Australia has one Federal or Commonwealth parliament, located in Canberra in the Australian Capital Territory. It is the heart of our national government, the highest law-making body in the land and the institution that most Australians think of as ‘the government’. The Federal Parliament was formed by the Constitution, which came into effect in January 1901. The first Federal Parliament met in the Exhibition Building, Melbourne (then Australia’s largest city) in May 1901. For its first 26 years it was located in Melbourne’s parliament building on Spring Street, meeting when the Victorian parliament was not in session. In 1927 the Federal Parliament moved to a new building in the Australian Capital Territory (now Old Parliament House, see the white building in the foreground of the picture, right). In 1988, the bicentennial year of European settlement, the new Parliament House was opened.
The Federal Parliament, like other Australian parliaments, is very much a model of the British parliament – but is also contains some elements of the United States Congress. Our Federal Parliament is bicameral – it is comprised of two separate houses or chambers. These are the House of Representatives (also called the ‘lower house’ or the ‘people’s house) and the Senate (also called the ‘upper house’ or the ‘states’ house’). The political party that enjoys a majority in the House of Representatives is considered to be the ‘government of the day’ and that party’s leader becomes the Prime Minister. The House of Representatives and the Senate are both involved in making and passing legislation, and no bill can become law unless it is passed by both – however there are some fundamental differences between both houses of parliament:
The House of Representatives
The lower house is considered the ‘people’s house’ because it is made up of electorates (also called ‘seats’ or ‘divisions’) that are formed purely on the basis of population. Each electorate contains around 80,000 registered voters, who participate in regular elections to choose their Member of the House of Representatives (MHR). Because electorates are formed on the basis of population, the more populous states like New South Wales, Victoria and Queensland have more MHRs than the less populous states. Electoral boundaries are regularly checked and redrawn to take population changes into account. The current House of Representatives contains 150 electorates, however this number will undoubtedly grow as Australia’s population increases.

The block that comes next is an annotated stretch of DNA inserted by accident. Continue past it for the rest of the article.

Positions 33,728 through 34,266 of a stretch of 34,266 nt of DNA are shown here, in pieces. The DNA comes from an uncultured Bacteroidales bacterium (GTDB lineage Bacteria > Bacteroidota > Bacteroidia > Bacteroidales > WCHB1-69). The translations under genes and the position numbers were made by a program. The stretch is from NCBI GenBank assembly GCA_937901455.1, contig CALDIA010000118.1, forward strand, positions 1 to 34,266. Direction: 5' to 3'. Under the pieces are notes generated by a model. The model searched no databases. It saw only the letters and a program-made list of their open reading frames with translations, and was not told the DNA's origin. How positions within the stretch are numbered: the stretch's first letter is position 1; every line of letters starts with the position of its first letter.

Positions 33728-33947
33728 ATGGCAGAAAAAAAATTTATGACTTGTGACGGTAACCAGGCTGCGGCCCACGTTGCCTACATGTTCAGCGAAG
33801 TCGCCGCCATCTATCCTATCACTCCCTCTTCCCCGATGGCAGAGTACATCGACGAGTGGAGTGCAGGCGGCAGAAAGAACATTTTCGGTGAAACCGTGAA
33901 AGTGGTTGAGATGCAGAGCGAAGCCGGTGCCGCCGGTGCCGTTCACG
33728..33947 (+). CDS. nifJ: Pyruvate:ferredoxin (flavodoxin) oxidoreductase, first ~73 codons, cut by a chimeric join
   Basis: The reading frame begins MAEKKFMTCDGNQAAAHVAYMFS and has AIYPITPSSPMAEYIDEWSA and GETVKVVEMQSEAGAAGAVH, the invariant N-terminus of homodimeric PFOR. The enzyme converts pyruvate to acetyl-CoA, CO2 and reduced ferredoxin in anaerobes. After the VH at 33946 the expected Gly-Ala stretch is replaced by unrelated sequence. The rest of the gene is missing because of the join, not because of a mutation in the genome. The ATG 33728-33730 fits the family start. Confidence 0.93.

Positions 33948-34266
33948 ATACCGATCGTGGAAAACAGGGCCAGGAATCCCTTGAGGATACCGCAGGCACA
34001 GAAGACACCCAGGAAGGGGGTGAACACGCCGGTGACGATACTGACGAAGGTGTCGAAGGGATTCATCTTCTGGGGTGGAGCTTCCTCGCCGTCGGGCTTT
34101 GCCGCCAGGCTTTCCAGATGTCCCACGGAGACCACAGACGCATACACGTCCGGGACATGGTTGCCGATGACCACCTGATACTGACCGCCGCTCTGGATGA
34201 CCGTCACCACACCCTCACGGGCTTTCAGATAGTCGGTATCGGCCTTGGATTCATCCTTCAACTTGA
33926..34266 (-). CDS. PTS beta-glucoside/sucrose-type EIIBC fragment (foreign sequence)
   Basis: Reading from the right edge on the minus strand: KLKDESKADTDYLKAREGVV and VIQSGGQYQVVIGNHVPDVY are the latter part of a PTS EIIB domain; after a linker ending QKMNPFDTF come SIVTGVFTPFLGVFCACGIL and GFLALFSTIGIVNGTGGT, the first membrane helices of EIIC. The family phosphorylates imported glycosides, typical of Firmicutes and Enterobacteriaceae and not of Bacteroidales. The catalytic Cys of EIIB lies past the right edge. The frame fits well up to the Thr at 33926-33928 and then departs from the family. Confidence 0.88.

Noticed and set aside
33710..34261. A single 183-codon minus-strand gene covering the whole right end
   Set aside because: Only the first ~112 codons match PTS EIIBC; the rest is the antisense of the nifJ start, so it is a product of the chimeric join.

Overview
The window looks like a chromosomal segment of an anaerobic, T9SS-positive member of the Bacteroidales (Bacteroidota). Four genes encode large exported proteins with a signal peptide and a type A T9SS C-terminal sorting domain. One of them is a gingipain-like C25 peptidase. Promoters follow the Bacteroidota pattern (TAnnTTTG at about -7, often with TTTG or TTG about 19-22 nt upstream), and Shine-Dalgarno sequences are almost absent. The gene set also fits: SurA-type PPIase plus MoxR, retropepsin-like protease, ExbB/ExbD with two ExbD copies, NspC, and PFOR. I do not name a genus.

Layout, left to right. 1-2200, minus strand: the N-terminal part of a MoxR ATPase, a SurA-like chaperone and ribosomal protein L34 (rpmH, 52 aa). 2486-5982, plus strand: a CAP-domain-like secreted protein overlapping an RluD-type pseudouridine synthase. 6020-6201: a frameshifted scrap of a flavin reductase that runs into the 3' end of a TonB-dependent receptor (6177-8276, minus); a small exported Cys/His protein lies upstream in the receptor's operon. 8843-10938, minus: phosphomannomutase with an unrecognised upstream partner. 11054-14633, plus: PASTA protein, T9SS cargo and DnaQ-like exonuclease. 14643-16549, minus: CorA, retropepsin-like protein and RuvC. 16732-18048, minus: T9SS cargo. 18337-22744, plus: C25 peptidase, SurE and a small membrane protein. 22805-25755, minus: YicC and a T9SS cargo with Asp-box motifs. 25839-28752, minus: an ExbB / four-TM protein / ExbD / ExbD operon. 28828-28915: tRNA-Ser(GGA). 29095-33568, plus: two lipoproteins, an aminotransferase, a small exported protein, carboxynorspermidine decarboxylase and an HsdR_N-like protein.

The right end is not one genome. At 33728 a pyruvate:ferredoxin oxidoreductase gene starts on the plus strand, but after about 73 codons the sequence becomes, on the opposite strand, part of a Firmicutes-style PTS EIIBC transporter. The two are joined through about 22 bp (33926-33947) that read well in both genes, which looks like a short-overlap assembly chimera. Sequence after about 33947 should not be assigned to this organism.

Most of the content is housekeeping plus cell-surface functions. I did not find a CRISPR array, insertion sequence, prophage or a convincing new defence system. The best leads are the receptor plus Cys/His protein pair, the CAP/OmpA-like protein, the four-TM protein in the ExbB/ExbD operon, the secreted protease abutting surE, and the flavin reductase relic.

The House of Representatives has a maximum term of three years, after which the House is ‘dissolved’ and an election is called. The Prime Minister also has the option of calling an election before the three-year term has expired, which most do in order to take advantage of public opinion and the changing political climate. Regular elections of the Federal Parliament is one of the key features of a liberal democracy – it enables the public to decide who will represent them in the legislature.
The upper house contains an equal number of representatives (called senators) from each state, regardless of its population. The original purpose of the Senate was to protect the smaller states from the voting power of the larger states – by giving the smaller states a ‘house of review’ where they would have equal voting power. Currently, each state has 12 senators sitting in the Senate, while the territories (the Northern Territory and the ACT) have two senators each – making a total of 76 senators. The ‘Founding Fathers’ who adopted this model ‘borrowed’ it from the United States Senate, which contains two senators from each state regardless of their geographical size, population or wealth.
Like the House of Representatives the Senate is also elected, although the process is different. Unlike Members of the House of Representatives, Senators are usually elected for six-year and not three-year terms. When a Federal election is called, in most cases only half the Senate seats are up for election. The Senate also uses a different electoral system, called proportional voting, which allows minor parties and independents a better opportunity for election. This means that the Senate often contains a wider range of views than the House of Representatives – and the government with the majority in the House of Representatives often does not have a majority in the Senate.